Australia has refused to sign up to a US-led statement condemning an open-ended UN inquiry into Israeli human rights abuses in the occupied Palestinian territories, in a policy shift by the Albanese government. The US statement, calling for an end to “disproportionate scrutiny” of Israel by the UN Human Rights Council, was backed by 22 nations, including Israel, Britain, Germany, Brazil, Hungary, The Netherlands and Guatemala. Australia issued its own statement, saying it was “deeply concerned about the ongoing conflict, loss of life and human rights abuses, and the lack of progress towards a just and enduring two-state solution”. The Washington Institute for Near East Policy’s Ehud Yaari says Israel, in a way, has not managed over the past nine years of Liberal government to “cultivate sufficiently” its relations with the ALP. “A lot needs to be done now,” he told Sky News Australia.

Australia’s statement, issued by the nation’s ambassador to the UN in Geneva, Amanda Gorely, replicated elements of the US text. It said Australia, like the US, did not support the fact Israel was the only country subject to an open-ended commission of inquiry. “We agree we must work to counter impunity and promote accountability on a basis of consistent and universally applied standards,” it said. “Australia agrees that the Human Rights Council brings a disproportionate scrutiny to Israel.” The commission of inquiry was established after the two-week Israel-Palestine crisis last May in which hundreds of people were killed. Foreign Minister Penny Wong said the new government had “taken the opportunity to elaborate on our approach to the Middle East peace process” by issuing its own national statement.

“This approach demonstrates our concern for human rights in the Palestinian territories while maintaining our strong concerns about the commission of inquiry’s mandate and our view that the UN Human Rights Council (UNHRC) brings disproportionate scrutiny to Israel. Opposition foreign affairs spokesman Simon Birmingham said the government had “created unnecessary ambiguity around Australia’s position and weakened the impact of a joint statement by some of our closest partners”. “Australia should expect the UNHRC to be even-handed in all of its dealings and we should have the courage to join like-minded nations in calling it out when they’re not,” Senator Birmingham said. “These actions will understandably escalate concerns about how much the Labor government will change Australia’s stance in relation to Israel. They should provide clarity on these matters to the many Australians who will be concerned.”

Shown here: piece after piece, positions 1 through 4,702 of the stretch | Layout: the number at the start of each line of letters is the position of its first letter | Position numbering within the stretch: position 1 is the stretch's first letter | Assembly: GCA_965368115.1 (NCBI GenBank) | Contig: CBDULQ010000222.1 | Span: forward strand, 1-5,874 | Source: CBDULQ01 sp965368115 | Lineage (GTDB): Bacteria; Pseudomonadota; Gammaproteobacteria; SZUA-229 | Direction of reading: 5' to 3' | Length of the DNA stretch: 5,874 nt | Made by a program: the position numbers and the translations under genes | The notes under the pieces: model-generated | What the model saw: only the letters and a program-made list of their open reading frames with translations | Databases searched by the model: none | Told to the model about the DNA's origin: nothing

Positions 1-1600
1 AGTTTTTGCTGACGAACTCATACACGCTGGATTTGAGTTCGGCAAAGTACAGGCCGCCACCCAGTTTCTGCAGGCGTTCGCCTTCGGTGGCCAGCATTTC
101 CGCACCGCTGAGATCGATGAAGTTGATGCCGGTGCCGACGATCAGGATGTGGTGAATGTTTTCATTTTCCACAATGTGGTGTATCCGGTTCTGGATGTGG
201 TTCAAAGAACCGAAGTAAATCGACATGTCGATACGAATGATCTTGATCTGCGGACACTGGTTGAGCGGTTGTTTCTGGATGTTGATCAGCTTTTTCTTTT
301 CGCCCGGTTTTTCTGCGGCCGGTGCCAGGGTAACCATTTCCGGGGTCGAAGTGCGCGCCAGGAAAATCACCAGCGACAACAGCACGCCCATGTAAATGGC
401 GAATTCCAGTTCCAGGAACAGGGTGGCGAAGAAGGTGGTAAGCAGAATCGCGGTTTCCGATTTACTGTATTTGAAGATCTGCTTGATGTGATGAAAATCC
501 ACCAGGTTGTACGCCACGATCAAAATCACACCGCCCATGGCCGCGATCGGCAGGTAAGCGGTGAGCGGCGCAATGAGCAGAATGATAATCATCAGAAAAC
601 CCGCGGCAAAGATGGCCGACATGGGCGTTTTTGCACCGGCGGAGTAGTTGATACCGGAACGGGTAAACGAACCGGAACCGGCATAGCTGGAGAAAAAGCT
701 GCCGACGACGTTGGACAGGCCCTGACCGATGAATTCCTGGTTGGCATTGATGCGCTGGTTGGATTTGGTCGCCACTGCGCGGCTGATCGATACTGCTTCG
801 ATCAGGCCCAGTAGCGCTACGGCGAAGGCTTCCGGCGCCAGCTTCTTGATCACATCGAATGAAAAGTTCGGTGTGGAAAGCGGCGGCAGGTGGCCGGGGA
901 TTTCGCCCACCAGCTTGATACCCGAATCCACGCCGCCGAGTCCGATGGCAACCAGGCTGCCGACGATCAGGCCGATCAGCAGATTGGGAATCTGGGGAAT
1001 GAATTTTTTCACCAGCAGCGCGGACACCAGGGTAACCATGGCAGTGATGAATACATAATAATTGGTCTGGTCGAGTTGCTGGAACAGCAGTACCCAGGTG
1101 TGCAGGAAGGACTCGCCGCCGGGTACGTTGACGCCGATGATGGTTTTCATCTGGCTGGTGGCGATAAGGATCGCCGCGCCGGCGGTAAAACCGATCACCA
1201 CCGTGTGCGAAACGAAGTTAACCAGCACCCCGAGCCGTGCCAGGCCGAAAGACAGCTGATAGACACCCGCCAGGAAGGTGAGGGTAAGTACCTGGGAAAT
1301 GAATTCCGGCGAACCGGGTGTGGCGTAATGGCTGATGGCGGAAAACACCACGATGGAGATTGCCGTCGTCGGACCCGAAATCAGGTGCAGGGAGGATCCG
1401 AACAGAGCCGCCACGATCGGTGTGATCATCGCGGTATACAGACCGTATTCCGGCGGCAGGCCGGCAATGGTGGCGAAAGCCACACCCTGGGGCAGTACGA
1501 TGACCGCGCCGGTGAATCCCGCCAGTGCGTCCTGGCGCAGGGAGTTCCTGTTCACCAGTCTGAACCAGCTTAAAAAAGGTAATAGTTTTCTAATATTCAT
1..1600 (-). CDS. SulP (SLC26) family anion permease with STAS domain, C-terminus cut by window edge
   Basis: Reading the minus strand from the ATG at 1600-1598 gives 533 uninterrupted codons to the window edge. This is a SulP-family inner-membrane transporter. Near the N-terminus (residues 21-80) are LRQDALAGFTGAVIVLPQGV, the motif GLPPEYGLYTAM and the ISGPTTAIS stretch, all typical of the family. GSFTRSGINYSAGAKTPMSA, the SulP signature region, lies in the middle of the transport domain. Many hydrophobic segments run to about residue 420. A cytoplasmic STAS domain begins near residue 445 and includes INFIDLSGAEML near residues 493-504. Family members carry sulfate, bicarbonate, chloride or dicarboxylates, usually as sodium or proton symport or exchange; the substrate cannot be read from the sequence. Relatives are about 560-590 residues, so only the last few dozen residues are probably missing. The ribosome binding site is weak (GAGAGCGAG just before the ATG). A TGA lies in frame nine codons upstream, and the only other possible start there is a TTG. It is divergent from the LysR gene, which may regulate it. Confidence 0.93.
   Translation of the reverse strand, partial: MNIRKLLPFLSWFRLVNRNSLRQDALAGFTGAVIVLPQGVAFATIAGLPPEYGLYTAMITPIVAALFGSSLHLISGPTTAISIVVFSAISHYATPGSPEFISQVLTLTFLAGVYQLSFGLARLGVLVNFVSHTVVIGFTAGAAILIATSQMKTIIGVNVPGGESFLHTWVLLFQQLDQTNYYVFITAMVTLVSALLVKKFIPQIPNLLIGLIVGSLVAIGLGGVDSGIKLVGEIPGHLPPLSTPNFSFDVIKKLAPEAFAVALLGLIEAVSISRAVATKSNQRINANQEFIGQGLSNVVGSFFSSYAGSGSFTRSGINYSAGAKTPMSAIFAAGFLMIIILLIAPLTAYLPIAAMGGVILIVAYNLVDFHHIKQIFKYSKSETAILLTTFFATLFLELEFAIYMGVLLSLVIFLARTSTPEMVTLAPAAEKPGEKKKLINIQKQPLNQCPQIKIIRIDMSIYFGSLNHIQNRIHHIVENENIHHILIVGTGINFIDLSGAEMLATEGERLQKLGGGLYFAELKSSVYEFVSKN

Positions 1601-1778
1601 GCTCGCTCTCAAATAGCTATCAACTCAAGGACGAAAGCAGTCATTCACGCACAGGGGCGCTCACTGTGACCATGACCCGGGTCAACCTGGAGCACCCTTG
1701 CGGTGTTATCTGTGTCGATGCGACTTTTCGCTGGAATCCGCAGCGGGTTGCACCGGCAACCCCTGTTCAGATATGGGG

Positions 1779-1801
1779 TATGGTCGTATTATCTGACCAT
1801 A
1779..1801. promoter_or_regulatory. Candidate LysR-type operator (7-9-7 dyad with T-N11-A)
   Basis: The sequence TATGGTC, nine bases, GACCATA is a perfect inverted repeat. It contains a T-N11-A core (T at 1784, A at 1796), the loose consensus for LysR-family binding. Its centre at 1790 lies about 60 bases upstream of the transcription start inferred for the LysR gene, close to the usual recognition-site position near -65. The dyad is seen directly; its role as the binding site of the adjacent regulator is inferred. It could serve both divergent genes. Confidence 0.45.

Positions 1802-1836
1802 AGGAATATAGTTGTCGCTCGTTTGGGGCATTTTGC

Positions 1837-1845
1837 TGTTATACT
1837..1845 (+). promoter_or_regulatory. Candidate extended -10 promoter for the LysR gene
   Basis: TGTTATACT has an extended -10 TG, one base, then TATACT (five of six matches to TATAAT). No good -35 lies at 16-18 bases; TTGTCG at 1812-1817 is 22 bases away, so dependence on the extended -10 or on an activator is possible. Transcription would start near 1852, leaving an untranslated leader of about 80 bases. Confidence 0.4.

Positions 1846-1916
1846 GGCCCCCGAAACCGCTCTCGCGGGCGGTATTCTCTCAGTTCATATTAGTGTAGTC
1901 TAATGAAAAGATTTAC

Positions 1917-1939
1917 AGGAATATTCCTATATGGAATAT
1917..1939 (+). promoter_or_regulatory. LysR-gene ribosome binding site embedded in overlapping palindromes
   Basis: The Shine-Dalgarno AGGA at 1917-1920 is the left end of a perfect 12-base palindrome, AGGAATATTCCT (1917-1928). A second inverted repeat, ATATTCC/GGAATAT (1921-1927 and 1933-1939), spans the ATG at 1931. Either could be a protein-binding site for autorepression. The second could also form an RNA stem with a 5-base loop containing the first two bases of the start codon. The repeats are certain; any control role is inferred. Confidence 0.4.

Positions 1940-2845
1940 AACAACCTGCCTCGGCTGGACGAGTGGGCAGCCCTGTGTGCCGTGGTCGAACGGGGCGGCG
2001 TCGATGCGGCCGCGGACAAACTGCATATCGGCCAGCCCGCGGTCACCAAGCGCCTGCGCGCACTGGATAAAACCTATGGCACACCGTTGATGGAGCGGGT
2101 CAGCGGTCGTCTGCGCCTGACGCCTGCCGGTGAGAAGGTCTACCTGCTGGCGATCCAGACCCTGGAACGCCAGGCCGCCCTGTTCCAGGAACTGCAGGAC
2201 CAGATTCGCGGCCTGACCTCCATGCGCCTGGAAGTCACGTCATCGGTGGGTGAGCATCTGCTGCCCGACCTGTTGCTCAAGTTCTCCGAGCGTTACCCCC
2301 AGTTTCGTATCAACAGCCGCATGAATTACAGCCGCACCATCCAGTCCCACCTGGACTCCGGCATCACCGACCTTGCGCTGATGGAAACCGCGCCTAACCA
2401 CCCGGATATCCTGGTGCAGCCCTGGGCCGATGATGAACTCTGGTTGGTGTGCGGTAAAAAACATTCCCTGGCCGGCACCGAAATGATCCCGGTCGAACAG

The pro-Israel lobby in Australia would have preferred Australia backed the US statement, seeing the move to issue a separate statement as a policy shift. But it welcomed the government’s rejection of the UNHRC’s “disproportionate” focus on Israel. Zionist Federation of Australia president Jeremy Leibler said the government had taken a “principled stand” against the idea that Israel should be a permanent UNHRC agenda item. “In doing so, the government has maintained the bipartisan consensus that Israel should be treated like all other countries,” he said. “We also welcome the government’s expression of its fundamental concerns with the commission of inquiry.” Australia/Israel & Jewish Affairs Council executive director Colin Rubenstein said the government had “refused to accept the morally indefensible position” that Israel be the UNHRC’s only permanent agenda item.

Source: The Australian

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